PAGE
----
Brockton students tour Lincoln Laboratory flight and weather facilities
While most people were hunkering down and preparing for a polar vortex to hit, ten Brockton High School and Ashfield Middle School students spent Wednesday, January 30, learning what that weather would do to the roughly 50,000 flights that move through U.S. airspace every day. The group toured the Lincoln Laboratory Integrated Weather and Air Traffic Test Facility Airport Control Tower Flight Simulator and the Weather Systems Lab, as well as the Flight Test Facility and RF Systems Test Facility on Hanscom Air Force Base. The students were all members of the after-school financial literacy program Empower Yourself, run by Cedric Turner, or Mr. T as he is known to his students. He and principal James Cobbs, both of whom attended the tour, hoped that giving the students an opportunity to see what a laboratory like Lincoln Laboratory does would help to pique their interest in STEM. "The access is the name of the game," Turner said. "This is a life changing experience."
The tour was organized by the Lincoln Employees’ African American Network (LEAN). "Educational tours are very important, as they help provide inspiration for students. This is especially important for students from underrepresented communities, where such extracurricular activities are not common," said Idahosa Osaretin, the chair of LEAN. "We want our young people to dream and have ambitions of being great." Osaretin and Thomas Washington, of LEAN's outreach subcommittee, both attended the tour.
The students split into two groups to tour the Integrated Weather and Air Traffic Test Facility. In the weather systems area of the facility, Lincoln Laboratory staff members Joseph Venuti and Richard Ferris pointed out different types of meteorological data on screens around the room, that depicted weather patterns such as jet streams and the cold front that was due to move in the next day. They explained some of the prototypes that the Laboratory was working on, like a program to synthesize different sources of weather data into one user-friendly tool that could be used to make air traffic control decisions. "We've taken our weather tools and tried to look into the air traffic controllers' world, through their eyes," Venuti explained.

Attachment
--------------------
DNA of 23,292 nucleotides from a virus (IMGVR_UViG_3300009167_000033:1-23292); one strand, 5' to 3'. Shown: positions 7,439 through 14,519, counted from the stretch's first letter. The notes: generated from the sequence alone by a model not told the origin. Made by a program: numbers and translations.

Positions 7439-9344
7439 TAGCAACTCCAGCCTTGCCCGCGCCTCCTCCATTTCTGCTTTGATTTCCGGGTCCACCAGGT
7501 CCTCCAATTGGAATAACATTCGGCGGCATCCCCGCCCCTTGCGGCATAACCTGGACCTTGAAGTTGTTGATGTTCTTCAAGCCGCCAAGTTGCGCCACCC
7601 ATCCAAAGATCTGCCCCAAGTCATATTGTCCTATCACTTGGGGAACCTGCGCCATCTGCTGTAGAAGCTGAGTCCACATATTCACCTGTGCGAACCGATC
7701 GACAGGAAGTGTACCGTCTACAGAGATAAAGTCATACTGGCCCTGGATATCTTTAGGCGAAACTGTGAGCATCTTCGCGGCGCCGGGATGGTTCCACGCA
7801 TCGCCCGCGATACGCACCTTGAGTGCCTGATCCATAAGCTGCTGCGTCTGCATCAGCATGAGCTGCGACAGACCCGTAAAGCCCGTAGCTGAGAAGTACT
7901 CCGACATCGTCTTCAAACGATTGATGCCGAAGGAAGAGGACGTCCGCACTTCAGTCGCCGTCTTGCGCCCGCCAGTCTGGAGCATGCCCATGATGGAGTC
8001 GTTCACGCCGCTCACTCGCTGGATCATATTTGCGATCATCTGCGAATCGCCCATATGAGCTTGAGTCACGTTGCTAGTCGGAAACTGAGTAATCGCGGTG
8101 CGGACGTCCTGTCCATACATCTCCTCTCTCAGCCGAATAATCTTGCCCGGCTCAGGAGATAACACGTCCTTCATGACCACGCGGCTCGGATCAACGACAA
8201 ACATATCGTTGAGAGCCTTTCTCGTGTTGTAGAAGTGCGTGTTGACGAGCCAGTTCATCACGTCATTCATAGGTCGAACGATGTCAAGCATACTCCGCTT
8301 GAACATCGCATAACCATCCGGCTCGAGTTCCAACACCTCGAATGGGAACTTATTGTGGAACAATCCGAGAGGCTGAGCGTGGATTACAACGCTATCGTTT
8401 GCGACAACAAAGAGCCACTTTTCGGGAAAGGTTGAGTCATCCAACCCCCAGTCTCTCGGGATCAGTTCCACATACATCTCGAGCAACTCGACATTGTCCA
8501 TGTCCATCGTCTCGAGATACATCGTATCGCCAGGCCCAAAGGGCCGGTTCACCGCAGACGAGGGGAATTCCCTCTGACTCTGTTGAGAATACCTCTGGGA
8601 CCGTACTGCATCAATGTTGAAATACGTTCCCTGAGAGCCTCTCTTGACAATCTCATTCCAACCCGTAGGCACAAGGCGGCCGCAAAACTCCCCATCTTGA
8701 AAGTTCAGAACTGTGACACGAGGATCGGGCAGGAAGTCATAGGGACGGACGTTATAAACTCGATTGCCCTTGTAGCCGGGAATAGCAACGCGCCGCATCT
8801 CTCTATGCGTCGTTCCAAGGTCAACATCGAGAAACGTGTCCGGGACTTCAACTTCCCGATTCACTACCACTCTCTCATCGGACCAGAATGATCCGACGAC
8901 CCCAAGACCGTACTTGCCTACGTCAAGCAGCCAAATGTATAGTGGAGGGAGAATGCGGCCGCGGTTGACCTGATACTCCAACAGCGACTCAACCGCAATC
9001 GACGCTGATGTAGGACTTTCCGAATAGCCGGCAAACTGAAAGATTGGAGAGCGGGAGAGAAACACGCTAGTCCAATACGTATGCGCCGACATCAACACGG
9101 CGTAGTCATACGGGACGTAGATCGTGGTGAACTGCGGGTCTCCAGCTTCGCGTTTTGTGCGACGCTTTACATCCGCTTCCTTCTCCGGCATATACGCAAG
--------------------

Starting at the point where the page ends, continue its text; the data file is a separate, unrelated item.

In the air traffic control tower simulation lab, students tried some of the equipment. Twelve wrap-around screens created an immersive view of Boston Logan International Airport runways as seen from the air traffic control tower. While Laboratory staff members Christopher Edwards and Bradley Crowe explained how such an immersive virtual control center could theoretically be used sometime in the future for situations when visibility is limited, the students strapped on headsets and used vocal commands to direct the on-screen planes. They were particularly delighted to learn that the right vocal commands would cause the planes to taxi smoothly and take off, while the wrong command would cause the plane to blow up.
In the afternoon, the students boarded a bus to the RF Systems Test Facility's anechoic chambers on Hanscom Air Force Base. They were escorted through darkened rooms the size of small houses with walls lined entirely with blue foam spikes. Paul Theophelakes, who led the tour of the anechoic chambers, demonstrated how the foam absorbs echoes (hence the name anechoic) and allows the Laboratory to get cleaner results from its tests of radar systems.
On the other side of the building, Washington led the students through the Flight Test Facility, a hangar housing several decommissioned planes that were being stripped and retrofitted with equipment for specific flight tests of new airborne systems. The students boarded a Gulfstream IV that had previously been a Navy transport plane, although the once luxurious wood paneling had almost all been stripped out to make room for a greater amount of sensing equipment.
The students were impressed by the tour, and many felt the physical sciences and meteorology addressed were directly relevant to their educations and prospective careers. "It [physical sciences] is the field I want to go into," Brockton High School senior Jayla said. "I can definitely see myself working here in the future."